My father’s face is staring back at me
by Rick Watson
Mar 16, 2014 | 1128 views | 0 0 comments | 115 115 recommendations | email to a friend | print
Rick Watson
Rick Watson
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I got up earlier than usual today. Jilda and I both had doctor appointments, so I slipped out of bed and jabbed the brew button on the coffeemaker with a sleepy finger before heading to the bathroom to get ready.

As I splashed hot water from the sink on my face to shave around my beard, steam fogged the glass, so I wiped it with the heel of my hand.

Once the mirror cleared, I leaned in close to get a better look and realized I was shaving my father’s face.

The thought took me aback for a moment. So many times as a kid, I saw my lather-faced dad lean in close to the mirror scrunching his face this way and that to get at all the hard to reach places.

Last week, the title of my column was things get older, but the focus was on “things” and not people. Seeing my father’s face in my foggy mirror made the fact clear that I’m getting older, too.

I’m within a few days of how old he was when he died in May 1986. That’s a sobering thought.

The question that comes to mind for me is: Where did the time go? I can read back through my journals and look at the thousands of pictures that document my life, and know I wasn’t magically teleported by the mirror from 1964 until today, but it doesn’t seem as though it’s been 50 years.

Another piece of evidence that shows my age is an article I read today about the Ford Mustang turning 50 this month.

I remember seeing my first Ford Mustang in late March 1964.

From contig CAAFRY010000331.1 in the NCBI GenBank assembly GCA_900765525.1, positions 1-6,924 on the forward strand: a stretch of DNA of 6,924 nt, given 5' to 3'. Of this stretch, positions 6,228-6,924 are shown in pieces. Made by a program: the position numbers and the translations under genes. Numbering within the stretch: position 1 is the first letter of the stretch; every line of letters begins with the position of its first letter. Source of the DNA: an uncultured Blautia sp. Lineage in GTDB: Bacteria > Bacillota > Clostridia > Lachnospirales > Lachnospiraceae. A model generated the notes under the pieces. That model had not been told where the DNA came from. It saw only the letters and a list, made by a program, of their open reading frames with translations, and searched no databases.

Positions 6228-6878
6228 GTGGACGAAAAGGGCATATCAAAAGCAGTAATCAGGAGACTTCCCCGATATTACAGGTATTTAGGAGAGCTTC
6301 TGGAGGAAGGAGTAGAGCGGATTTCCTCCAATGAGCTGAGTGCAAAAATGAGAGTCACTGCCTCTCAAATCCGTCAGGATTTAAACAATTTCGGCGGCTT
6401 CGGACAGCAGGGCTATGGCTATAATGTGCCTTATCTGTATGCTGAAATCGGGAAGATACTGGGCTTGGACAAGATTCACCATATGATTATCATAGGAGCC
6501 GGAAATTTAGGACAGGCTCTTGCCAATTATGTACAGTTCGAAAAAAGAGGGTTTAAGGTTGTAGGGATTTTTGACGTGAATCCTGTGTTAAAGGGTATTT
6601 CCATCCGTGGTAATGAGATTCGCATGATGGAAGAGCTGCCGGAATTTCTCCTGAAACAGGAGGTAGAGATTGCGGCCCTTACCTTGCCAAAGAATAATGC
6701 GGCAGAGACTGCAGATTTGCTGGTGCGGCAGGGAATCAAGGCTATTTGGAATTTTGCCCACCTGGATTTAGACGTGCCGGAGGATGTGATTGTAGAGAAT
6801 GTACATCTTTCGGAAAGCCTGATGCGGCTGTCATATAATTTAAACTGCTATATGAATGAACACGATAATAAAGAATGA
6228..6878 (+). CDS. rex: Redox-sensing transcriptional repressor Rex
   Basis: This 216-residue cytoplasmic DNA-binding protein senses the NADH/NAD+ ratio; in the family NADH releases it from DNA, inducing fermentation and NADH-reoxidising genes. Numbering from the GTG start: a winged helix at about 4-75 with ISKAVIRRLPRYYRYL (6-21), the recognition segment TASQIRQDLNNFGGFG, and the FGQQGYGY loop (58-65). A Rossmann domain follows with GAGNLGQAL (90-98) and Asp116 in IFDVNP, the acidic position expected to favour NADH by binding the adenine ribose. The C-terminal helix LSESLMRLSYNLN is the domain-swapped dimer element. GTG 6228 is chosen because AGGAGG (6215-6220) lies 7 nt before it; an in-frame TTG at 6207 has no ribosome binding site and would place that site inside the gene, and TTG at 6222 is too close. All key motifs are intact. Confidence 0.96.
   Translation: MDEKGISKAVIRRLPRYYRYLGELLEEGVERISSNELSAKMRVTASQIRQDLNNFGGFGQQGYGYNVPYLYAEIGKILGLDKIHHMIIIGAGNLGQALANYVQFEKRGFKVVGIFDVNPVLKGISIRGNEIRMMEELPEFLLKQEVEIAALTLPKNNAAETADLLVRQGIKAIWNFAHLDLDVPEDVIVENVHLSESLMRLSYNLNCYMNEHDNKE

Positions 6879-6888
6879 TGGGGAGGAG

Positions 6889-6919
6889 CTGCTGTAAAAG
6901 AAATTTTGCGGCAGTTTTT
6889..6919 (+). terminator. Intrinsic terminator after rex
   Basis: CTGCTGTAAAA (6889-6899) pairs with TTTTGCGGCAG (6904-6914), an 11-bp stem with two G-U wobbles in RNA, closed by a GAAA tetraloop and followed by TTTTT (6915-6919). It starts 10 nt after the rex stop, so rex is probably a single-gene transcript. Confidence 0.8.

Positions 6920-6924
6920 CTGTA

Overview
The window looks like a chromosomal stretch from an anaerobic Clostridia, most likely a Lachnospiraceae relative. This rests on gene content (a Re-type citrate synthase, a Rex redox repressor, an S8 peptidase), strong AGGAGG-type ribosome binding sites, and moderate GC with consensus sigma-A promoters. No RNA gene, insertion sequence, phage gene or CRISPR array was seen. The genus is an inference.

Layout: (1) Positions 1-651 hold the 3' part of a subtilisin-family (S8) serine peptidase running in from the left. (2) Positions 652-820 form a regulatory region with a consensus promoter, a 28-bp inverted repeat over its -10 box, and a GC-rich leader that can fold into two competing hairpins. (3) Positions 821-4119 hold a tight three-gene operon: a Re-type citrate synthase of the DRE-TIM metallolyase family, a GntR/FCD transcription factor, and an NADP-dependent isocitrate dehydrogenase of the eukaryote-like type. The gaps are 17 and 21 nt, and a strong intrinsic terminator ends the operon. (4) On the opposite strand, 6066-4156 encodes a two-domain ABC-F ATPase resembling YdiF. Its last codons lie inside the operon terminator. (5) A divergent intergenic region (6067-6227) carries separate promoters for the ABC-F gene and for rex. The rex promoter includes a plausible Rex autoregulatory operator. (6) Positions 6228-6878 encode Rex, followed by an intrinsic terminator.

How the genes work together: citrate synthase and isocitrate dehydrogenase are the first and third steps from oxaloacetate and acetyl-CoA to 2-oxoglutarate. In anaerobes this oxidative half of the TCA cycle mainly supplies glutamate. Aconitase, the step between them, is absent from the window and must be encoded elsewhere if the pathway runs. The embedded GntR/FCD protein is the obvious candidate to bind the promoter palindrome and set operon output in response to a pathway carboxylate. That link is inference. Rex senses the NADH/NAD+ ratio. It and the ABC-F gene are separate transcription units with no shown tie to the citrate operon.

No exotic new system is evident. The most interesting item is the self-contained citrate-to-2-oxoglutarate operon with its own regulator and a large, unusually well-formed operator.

I was in junior high school at Dora, and one morning as I walked toward the concession stand, which stood at the side of the old stone gym, I saw the Mustang glide up the hill and back gracefully into a slot toward the end of the parking lot.

The morning sun glinted off the front bumper for an instant and it was almost like the flash of a Kodak Brownie camera. Even today, that image is as clear as a picture from my photo box.

Apparently I wasn’t the only person to notice it because by the time I reached the end of the lot, there were a dozen other guys drawn toward that metallic blue beauty.

It was stunningly beautiful to me and unlike anything I’d ever seen. I fell in love with that car.

The picture in the mirror and the Mustang memory were solemn reminders that life is short.

When I look back, most of the things I wrote on my bucket list 10 years ago are still there hanging on my office wall. Very few of the things have been marked off the list.

Someday has arrived.

I think if my dad were alive today, he’d be the first to say, “Son, time gets away. You need to do the things that are important to you now.”